Diné prisoners under guard at Bosque Redondo. Photo: Courtesy Denver Public Library, Western History Collection, X-33101

Bosque Redondo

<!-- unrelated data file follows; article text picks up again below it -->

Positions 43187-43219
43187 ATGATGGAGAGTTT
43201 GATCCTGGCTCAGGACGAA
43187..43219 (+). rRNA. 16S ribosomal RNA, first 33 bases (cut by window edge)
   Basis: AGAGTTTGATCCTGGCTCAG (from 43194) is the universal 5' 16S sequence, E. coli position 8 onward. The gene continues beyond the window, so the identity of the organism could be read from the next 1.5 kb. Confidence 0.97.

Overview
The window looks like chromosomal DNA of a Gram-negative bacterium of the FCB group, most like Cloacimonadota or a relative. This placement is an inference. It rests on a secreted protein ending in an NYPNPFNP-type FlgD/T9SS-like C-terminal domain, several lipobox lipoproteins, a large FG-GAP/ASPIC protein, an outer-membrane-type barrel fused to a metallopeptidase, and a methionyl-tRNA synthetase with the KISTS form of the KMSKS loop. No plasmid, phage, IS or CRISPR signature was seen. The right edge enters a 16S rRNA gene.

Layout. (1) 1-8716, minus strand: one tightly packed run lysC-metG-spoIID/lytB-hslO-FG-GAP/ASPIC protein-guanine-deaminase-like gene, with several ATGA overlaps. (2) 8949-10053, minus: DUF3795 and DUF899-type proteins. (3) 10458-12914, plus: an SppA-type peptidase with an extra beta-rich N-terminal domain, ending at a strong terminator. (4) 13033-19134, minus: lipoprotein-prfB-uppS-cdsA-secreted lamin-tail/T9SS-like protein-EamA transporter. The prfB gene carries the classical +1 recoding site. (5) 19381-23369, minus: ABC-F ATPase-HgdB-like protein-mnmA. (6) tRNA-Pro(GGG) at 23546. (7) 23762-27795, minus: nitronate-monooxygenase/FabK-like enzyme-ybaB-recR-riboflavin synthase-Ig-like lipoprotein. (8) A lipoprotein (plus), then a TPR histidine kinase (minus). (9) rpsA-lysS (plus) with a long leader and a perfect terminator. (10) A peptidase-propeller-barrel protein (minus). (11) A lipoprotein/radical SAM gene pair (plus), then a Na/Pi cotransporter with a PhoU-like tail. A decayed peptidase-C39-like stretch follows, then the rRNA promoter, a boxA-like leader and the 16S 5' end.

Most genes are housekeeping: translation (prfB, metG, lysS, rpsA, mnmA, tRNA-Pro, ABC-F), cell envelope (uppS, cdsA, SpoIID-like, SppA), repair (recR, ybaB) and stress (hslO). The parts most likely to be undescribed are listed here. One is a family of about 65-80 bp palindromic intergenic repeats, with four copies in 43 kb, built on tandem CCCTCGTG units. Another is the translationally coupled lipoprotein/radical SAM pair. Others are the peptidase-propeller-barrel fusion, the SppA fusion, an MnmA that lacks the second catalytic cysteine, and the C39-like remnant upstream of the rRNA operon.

By November 1864, about 8,570 Diné (Navajo) were imprisoned by the United States government at Bosque Redondo, an internment camp in eastern New Mexico. The Diné came to call the camp Hwéeldi, the place of suffering. Bad water, meager food and housing, harsh winters, and disease all contributed to the captives’ misery. Diné prisoners were expected to embrace American cultural values, such as farming, Christianity, individualism, and the English language, in accordance with the federal policy of Indian assimilation. Facing reports of appalling conditions at the camp, the U.S. government to tried to force Diné leaders to accept removal to Indian Territory in present-day Oklahoma. The Diné remained fiercely determined to return home. Diné leaders successfully negotiated a treaty that secured their return to Dinétah (the Diné homeland) and forged a diplomatic relationship with the federal government in 1868. By then, 2,000 Diné captives, nearly one in four, had died and remain buried at Bosque Redondo in unmarked graves.